Back in August
word leaked out that Dish was going to start selling a nationwide satellite broadband offering, and today the company confirmed the service is going live next week. According to a Dish press release
, the new dishNET service will launch October 1 offering speeds up to 10 Mbps downstream. According to Dish, the service is going to come in two flavors if
you sign a two-year contract and bundle TV services:
•5 Mbps downstream, 1 Mbps upstream with a 10 GB monthly usage cap for $40 a month (plus equipment fees).
• 10 Mbps downstream, 1 Mbps upstream with a 20 GB monthly usage cap for $50 a month (plus equipment fees).
Though Dish's press release omits what happens once you reach your cap, Dish informs me that users "can buy a token for additional data or they can upgrade to a higher package." "Once they reach the limit they will be throttled, but will have those options," the company tells Broadband Reports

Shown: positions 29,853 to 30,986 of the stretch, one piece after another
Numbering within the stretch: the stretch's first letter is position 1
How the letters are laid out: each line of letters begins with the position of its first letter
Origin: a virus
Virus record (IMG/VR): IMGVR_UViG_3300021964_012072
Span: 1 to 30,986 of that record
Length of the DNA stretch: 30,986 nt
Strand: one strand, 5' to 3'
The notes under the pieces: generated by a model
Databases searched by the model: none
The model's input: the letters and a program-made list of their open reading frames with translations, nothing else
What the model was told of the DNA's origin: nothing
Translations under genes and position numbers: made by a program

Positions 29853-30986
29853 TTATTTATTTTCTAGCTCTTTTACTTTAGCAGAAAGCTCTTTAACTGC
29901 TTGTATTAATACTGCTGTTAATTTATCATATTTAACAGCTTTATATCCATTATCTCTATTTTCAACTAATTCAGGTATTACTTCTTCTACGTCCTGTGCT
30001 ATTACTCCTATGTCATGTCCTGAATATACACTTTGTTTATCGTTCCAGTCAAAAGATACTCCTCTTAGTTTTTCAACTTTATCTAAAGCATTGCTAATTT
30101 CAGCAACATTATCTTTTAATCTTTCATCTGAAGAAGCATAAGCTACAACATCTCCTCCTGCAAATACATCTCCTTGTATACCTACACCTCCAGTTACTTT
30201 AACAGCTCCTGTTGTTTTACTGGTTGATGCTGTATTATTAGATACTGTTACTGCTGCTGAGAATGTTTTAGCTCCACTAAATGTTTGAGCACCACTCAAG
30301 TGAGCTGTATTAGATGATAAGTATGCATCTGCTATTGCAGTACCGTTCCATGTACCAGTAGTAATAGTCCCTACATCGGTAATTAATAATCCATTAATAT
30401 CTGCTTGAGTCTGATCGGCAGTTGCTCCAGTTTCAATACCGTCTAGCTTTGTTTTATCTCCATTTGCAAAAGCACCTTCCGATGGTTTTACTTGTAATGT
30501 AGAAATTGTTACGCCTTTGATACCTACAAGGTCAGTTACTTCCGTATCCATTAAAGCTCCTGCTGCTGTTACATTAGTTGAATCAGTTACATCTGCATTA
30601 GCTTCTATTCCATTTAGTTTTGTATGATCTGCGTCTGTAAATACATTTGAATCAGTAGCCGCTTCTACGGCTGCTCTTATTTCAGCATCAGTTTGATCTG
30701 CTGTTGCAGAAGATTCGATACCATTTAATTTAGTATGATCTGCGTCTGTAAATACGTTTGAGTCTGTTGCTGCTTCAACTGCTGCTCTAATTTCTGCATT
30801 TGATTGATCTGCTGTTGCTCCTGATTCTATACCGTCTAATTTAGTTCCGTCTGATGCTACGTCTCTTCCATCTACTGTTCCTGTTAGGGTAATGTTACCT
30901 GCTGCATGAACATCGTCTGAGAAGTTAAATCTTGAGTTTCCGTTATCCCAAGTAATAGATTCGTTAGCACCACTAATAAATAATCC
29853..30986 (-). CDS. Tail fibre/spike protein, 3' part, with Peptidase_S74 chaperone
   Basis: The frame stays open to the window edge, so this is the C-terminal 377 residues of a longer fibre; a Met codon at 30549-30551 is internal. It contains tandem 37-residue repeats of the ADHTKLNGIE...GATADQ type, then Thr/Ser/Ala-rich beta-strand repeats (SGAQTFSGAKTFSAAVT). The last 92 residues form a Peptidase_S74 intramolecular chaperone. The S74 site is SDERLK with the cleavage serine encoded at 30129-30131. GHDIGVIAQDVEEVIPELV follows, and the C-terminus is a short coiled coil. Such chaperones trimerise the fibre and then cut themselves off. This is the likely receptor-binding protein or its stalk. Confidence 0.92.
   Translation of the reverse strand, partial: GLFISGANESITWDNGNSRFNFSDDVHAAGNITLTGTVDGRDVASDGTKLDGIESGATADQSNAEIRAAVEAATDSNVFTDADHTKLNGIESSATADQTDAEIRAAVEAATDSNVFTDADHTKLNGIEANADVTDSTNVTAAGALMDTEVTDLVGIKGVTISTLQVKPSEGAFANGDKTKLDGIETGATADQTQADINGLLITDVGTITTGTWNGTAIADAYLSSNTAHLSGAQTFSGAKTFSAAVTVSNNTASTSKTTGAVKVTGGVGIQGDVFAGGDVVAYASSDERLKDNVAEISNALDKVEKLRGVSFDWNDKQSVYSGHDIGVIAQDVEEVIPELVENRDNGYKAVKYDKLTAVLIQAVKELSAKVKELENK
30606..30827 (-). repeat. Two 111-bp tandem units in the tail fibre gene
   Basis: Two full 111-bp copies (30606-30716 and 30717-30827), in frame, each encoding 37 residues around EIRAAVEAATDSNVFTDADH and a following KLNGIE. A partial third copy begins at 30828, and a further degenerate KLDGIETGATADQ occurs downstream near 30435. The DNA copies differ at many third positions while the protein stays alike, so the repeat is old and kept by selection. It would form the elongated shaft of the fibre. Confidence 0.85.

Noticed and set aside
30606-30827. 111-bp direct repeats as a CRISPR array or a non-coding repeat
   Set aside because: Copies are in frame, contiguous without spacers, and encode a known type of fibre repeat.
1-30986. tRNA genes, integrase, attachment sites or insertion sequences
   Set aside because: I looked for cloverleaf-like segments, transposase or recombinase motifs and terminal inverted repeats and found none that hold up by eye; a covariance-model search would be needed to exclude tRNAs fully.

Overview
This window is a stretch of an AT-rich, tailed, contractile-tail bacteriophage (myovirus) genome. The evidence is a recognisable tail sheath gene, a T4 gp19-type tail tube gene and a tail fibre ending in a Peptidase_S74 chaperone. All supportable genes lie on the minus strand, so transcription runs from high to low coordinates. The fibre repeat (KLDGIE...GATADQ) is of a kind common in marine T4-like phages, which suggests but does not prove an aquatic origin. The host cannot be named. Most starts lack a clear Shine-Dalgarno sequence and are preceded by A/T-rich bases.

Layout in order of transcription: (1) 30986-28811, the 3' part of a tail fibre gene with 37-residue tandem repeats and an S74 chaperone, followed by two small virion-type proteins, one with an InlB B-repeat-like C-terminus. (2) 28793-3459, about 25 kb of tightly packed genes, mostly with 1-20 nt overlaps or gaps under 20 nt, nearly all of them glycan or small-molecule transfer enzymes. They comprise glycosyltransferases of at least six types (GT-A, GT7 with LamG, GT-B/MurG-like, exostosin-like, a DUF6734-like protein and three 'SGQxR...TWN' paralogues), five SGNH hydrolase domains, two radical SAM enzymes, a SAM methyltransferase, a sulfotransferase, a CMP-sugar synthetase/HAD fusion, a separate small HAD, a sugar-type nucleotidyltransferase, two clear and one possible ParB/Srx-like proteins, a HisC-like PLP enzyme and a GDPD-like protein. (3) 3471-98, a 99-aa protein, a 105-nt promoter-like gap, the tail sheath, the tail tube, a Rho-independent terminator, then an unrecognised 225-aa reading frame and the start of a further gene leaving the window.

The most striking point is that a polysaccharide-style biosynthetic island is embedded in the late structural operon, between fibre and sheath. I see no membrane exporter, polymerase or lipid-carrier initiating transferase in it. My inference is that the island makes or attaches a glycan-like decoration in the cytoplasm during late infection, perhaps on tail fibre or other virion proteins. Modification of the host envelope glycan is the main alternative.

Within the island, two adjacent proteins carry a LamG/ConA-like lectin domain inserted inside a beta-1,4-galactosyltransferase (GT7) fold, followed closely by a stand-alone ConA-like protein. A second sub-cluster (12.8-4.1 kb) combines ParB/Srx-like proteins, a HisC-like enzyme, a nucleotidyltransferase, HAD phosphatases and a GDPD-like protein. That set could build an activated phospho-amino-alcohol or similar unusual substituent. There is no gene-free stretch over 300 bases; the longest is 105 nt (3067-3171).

. Both tiers cost $10 more if you don't bundle TV services. Installation is free for new customers, otherwise users pay $99. Existing DISH satellite Internet customers can upgrade to the 5 Mbps or 10 Mbps speeds for $200.
"Today, we are launching a revolutionary consumer broadband service that delivers high-speed Internet available in metropolitan areas to rural markets nationwide," Dish CEO Joseph Clayton said in a statement. "With nearly one-in-four rural residents lacking a high-speed connection, reaching these underserved markets is vital. Our mission is to provide broadband at an outstanding value with fast speeds and large data plans."
As our user reviews
consistently show, satellite broadband services are traditionally slow, expensive, with high latency and low usage caps. Recent offerings from ViaSat and other have at least solved one of those four major problems, though with a captive customer base with no other options, there's not a lot of incentive for consistent improvement. DirecTV is expected to launch a new satellite broadband of their own sometime in early 2013.